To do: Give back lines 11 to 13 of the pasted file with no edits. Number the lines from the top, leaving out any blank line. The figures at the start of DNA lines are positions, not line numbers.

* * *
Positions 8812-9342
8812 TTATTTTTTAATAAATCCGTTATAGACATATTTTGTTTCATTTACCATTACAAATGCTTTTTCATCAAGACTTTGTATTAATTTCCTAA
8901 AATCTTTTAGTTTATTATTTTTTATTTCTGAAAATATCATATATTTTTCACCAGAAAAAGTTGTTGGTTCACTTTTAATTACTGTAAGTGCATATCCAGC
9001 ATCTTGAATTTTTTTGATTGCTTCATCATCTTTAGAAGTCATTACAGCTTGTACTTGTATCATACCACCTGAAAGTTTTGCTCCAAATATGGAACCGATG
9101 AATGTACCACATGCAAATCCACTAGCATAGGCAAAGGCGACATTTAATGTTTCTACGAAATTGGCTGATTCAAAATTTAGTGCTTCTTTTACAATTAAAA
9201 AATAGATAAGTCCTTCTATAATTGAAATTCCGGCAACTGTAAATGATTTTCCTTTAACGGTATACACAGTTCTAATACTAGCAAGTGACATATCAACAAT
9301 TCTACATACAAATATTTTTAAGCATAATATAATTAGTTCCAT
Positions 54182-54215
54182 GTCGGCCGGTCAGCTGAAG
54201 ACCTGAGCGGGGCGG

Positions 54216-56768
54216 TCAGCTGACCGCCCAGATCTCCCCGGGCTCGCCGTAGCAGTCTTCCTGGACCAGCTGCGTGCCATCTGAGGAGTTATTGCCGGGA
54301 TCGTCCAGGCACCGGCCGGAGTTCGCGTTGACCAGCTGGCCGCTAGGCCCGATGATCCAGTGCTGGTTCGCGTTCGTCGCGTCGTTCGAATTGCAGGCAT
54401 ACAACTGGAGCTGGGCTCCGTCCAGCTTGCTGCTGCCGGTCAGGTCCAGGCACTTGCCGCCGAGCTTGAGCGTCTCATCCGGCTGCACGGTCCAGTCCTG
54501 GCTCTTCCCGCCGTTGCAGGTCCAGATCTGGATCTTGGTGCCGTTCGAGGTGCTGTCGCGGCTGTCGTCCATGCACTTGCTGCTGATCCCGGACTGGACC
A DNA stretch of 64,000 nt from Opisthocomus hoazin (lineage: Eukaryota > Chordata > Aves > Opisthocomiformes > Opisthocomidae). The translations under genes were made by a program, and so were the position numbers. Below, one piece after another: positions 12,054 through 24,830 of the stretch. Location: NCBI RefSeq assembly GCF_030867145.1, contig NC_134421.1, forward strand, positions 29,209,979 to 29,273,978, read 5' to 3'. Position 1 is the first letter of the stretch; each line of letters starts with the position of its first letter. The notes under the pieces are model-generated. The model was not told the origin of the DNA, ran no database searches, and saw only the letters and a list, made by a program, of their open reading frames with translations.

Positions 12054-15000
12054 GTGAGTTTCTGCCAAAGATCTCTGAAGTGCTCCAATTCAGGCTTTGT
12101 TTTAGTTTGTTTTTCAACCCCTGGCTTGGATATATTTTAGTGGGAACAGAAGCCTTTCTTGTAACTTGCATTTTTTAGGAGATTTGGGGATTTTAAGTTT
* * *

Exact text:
Positions 54216-56768
54216 TCAGCTGACCGCCCAGATCTCCCCGGGCTCGCCGTAGCAGTCTTCCTGGACCAGCTGCGTGCCATCTGAGGAGTTATTGCCGGGA
54301 TCGTCCAGGCACCGGCCGGAGTTCGCGTTGACCAGCTGGCCGCTAGGCCCGATGATCCAGTGCTGGTTCGCGTTCGTCGCGTCGTTCGAATTGCAGGCAT